Apropos, you might want download an essay I wrote on this back in August of 2007 – at the very time when “full court press” market manipulation first began ...wiping out a half-year’s profits of the big hedge funds whose “quant” computer programs had up to then presumed the markets to work as normally expected.
So, in summary, Goldman and their ilk are back to making big money by stealing from our pension funds!
Post Script 1: I based this article on original research that involved graphing the markets (as illustrated at the top) and simply guessed Goldman Sachs' likely role in the market manipulation that I inferred was going on. I had somehow missed the story a week before about the former Goldman executive that was accused of stealing Goldman's market-manipulating computer codes. Then a week later the New York Times came out with a front-page article on the high-speed codes that a few market participants are using to gain a significant advantage over the rest of us, including the managers of the mutual funds that may be part of our 401 K and/or IRA pension/retirement monies.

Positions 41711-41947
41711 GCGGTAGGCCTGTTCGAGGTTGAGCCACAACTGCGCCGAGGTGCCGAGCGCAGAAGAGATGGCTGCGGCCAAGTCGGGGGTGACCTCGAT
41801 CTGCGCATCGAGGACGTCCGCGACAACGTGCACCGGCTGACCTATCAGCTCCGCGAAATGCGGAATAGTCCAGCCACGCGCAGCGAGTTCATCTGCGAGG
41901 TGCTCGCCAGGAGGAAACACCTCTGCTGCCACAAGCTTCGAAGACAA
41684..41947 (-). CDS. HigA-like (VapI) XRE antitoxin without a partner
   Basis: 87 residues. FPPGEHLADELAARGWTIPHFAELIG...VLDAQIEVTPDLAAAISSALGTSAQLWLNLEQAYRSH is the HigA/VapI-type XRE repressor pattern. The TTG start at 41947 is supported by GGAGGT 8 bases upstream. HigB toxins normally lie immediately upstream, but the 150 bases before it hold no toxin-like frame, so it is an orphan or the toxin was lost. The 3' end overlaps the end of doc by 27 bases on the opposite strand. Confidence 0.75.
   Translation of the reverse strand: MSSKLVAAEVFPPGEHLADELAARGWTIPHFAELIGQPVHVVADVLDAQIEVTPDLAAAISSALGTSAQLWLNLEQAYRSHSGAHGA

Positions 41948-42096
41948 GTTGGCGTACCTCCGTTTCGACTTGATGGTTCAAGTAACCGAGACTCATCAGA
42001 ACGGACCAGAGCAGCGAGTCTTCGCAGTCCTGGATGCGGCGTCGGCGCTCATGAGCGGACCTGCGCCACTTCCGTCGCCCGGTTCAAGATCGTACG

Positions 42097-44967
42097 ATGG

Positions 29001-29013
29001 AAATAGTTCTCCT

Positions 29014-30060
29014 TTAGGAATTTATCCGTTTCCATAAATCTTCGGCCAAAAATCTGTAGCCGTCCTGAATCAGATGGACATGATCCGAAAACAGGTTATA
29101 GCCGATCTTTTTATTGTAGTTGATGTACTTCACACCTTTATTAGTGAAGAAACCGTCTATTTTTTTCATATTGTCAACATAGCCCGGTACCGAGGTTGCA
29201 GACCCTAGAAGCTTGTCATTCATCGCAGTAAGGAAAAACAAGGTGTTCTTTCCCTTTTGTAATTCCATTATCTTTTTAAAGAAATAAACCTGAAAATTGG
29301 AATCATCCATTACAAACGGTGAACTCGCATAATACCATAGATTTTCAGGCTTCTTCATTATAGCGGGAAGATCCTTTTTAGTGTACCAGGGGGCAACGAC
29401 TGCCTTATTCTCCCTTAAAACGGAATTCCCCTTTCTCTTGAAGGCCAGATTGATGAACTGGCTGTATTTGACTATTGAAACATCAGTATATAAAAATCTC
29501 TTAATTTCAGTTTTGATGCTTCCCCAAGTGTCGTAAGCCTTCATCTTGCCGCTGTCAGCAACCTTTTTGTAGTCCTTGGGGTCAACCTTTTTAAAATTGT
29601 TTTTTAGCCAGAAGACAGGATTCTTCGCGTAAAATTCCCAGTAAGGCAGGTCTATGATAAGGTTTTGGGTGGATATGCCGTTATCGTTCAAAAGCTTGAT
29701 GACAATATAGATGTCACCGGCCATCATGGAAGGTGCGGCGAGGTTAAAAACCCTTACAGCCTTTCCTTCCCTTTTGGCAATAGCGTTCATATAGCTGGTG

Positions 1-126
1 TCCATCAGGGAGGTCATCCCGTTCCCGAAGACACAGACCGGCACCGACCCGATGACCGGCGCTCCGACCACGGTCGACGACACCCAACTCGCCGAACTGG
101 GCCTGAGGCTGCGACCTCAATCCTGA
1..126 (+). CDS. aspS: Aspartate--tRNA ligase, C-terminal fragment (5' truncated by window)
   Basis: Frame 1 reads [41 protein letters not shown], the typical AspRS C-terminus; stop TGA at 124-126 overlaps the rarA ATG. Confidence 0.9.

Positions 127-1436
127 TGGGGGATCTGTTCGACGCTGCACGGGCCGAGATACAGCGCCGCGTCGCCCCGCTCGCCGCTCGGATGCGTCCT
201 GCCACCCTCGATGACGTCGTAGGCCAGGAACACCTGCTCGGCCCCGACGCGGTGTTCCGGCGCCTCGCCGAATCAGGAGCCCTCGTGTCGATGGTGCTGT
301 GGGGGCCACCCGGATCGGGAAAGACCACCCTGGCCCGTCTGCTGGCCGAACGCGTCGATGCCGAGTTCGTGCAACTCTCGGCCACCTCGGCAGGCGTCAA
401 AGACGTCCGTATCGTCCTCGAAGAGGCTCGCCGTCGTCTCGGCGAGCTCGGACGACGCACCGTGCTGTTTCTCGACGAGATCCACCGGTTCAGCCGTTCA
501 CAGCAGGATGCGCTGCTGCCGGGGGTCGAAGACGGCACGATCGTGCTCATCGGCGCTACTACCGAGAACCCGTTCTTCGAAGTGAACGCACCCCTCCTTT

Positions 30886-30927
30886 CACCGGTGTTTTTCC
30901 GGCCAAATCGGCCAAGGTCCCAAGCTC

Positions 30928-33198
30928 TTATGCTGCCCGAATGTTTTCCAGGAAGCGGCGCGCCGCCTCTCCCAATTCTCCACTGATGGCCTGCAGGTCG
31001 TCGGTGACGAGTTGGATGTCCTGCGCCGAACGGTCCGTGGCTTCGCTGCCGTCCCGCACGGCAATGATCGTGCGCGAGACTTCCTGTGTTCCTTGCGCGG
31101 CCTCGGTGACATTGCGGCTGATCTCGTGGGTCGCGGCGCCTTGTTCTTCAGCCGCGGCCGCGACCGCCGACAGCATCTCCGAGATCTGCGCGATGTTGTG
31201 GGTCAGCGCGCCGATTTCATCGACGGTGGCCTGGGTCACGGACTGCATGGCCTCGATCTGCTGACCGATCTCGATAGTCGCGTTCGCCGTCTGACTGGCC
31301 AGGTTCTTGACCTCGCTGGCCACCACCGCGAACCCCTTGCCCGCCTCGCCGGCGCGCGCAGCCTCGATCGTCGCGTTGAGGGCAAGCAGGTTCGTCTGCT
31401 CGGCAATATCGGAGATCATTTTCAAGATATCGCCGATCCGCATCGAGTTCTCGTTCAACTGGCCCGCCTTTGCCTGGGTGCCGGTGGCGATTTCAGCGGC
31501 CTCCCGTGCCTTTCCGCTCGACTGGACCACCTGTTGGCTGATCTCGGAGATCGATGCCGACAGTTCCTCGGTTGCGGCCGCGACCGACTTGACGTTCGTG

BTW The graphs I show above were easily created on Google Finance. Try it!
Post Script 2: In his 3 August 2009 column, Paul Krugman mentions high-frequency trading and notes that this is "one reason Goldman is earning record profits and likely to pay record bonuses." He concludes with this remark:
"Neither the administration, nor our political system in general, is ready to face up to the fact that we’ve become a society in which the big bucks go to bad actors, a society that lavishly rewards those who make us poorer."